In operation, under normal operating conditions the fork 36 is in the solid line position illustrated in FIG. 2 which corresponds to the breaker load contacts 54 being closed as shown in FIG. 3. Should the breaker handle 14 now be moved from its OFF to its ON position, load contacts 54 will be opened and closed and normal breaker operation is achieved. Cam 52 is not physically attached to slide fiber 56 and permits movement of contact carrier 58. As mentioned, tab 53 engages a slot (not shown) in slide fiber 56 and therefore drivingly engages the slide fiber for one direction of movement only, namely to lock the breaker load contacts open.
For normal breaker operation, delay switch 68 is in position A and the remote switch 66 is in the X position. In this normal mode, it is not possible to operate SCR 70 since there is no circuit path through delay switch 68 and motor 32. LED 28 is, of course, not illuminated.
The tabulated information included in FIG. 9 indicates the positions of switches 66 and 68 and the illumination state of LED 28 for the Normal, Lock and Ready operating modes. In the Normal mode remote switch 66 is in the X position, delay switch 68 is in its A position (corresponding to shaft 46 being in its most counter clockwise position) and LED 28 is not illuminated. Should the owner/manager wish to open the load contacts of the main breaker and lock them open (or wish to lock them open if they are already open), remote switch 66 is moved to the Y position. The positive terminal of battery 64 is now connected through to motor 32 and the A contact of delay switch 68 to the negative terminal of the battery. As best seen in FIGS. 2 and 3, motor 32 rotates (in a clockwise direction) to drive fork 36 clockwise to the lock position whereat the breaker load contacts 54 are opened and locked and delay switch 68 is switched to the B position. In the Lock mode, there is no way to turn on SCR 70 to operate motor 32 in the counterclockwise direction to unlock the load contacts. LED 28 is off in both the Normal and Locked modes. Should the owner/manager wish to restore electrical service to the apartment, switch 66 is placed in the X position. This completes a circuit for SCR 70 through delay switch 68, (B position) motor 32 and battery 64. The LED 28 is turned on (illuminated) and indicates that the accessory control is in the Ready mode, i.e. control of the breaker load contacts has been returned to the breaker. Operation of pushbutton switch 26 fires the gate of SCR 70, rendering its anode-cathode circuit conductive and operating motor 32 in a counterclockwise direction. The operating lever 52 of microswitch 34 is held in a depressed condition (keeping the SCR circuit closed) by hook end 49 of spring stop 48 until cam surface 37 on fork 36 engages spring stop 48 and cams it out of the way. At this point, operating lever 52 moves and delay switch 68 goes from its B position to its A position, interrupting current flow in motor 32. Motor 32 coasts until fork 36 is brought to a stop by the action of spring tab 39 engaging the wall of accessory device 24. The LED 28 is turned off as soon as SCR 70 fires to start the motor operation. When delay switch 68 moves from its B to its A position, the breaker is back to normal operation with the remote switch 66 in the X position and delay switch 68 in its A position.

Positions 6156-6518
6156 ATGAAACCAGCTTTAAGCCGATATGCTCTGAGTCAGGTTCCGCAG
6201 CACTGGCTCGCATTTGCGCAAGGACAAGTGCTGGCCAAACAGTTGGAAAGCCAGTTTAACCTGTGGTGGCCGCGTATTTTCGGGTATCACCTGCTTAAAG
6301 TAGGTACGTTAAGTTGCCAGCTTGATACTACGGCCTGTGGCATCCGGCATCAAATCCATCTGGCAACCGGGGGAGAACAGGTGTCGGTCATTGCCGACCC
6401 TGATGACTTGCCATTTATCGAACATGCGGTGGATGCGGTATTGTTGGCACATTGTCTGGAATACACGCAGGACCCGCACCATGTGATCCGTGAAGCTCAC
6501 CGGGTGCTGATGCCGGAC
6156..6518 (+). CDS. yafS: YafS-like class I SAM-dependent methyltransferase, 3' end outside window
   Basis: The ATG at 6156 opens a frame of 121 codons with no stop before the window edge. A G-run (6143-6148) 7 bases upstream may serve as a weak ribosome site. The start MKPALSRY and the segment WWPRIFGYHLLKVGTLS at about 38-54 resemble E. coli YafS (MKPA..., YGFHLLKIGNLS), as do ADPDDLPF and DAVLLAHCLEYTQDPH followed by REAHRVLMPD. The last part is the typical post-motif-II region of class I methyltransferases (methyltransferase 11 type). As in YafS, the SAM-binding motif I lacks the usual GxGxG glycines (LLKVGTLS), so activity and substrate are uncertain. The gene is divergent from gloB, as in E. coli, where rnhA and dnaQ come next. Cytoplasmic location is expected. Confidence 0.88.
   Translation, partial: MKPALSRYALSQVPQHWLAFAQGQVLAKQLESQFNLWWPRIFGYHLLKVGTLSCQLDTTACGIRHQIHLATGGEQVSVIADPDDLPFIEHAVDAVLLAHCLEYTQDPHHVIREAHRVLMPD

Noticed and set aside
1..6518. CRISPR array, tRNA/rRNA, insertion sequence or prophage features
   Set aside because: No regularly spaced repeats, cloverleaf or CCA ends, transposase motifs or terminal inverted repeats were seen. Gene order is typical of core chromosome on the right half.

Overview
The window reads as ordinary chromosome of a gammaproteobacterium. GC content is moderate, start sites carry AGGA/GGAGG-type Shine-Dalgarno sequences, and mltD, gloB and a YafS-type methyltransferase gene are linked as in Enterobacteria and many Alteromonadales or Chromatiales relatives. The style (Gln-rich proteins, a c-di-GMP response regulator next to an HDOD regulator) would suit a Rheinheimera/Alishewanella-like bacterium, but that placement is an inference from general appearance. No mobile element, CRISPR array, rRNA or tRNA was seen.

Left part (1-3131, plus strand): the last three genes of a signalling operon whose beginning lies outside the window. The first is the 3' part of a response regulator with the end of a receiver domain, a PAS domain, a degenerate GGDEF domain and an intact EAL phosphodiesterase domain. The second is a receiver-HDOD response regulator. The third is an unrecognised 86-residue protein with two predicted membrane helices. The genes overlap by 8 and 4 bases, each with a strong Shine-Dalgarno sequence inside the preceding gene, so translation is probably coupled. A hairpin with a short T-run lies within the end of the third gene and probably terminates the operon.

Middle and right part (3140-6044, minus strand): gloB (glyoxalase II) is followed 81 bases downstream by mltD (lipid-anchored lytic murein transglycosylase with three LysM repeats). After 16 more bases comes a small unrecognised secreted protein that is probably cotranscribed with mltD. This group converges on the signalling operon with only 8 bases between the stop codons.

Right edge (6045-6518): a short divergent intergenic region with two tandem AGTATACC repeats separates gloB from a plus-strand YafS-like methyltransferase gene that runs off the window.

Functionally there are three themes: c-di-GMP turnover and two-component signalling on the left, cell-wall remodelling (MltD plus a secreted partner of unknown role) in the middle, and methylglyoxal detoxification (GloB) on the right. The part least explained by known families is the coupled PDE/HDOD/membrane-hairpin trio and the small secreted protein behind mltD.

As has been described, the circuit breaker load contacts may be opened and locked open from a remote location by operation of the remote switch 66. Should the load contacts of the circuit breaker already be open, remote switch 66 may be operated to lock them in the open position. The motor load under the two conditions is significantly different, ranging from a zero force when the breaker load contacts are already open to approximately 80 ounces when the load contacts are closed. Consequently the motor 32, which operates at fairly high speed, experiences disparate loading, depending upon the position of the breaker load contacts. The provision of scribe lines 51 on the end of plastic lead screw 38 introduces sufficient friction to prevent travelling nut 40 from being driven off the end of the lead screw. Also tab springs 39 and 41 on fork 36 act as cushioning devices to bring motor 32 to a stop after it is deenergized. The provision of resistor 78 assures that the SCR current remains sufficiently high to prevent the SCR from being prematurely shut off in the event the motor is lightly loaded.
What has been described is a novel energy management control system for controlling operation of a circuit breaker from a remote location. It is recognized that numerous modifications and changes in the described embodiment of the invention will be apparent to those skilled in the art without departing from its true spirit and scope. The invention is to be limited only as defined in the claims.
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|U.S. Classification||335/14, 335/64, 335/6, 335/20|
|International Classification||H01H3/26, H01H75/00, H01H71/70, H01H83/20, H01H71/74, H01H73/02|
|Cooperative Classification||H01H2003/266, H01H71/70, H01H83/20, H01H3/264|
|European Classification||H01H71/70, H01H3/26C|
|Nov 20, 1989||AS||Assignment|
Owner name: SQUARE D COMPANY, PALATINE, IL A CORP. OF DE
Free format text: ASSIGNMENT OF ASSIGNORS INTEREST.;ASSIGNORS:WINTER, JOHN M.;SCHEEL, JERRY L.;SORTLAND, MATTHEW D.;REEL/FRAME:005188/0869
Effective date: 19891006
|Jun 19, 1995||FPAY||Fee payment|
Year of fee payment: 4
|Jun 28, 1999||FPAY||Fee payment|
Year of fee payment: 8
|Jul 21, 2003||FPAY||Fee payment|
Year of fee payment: 12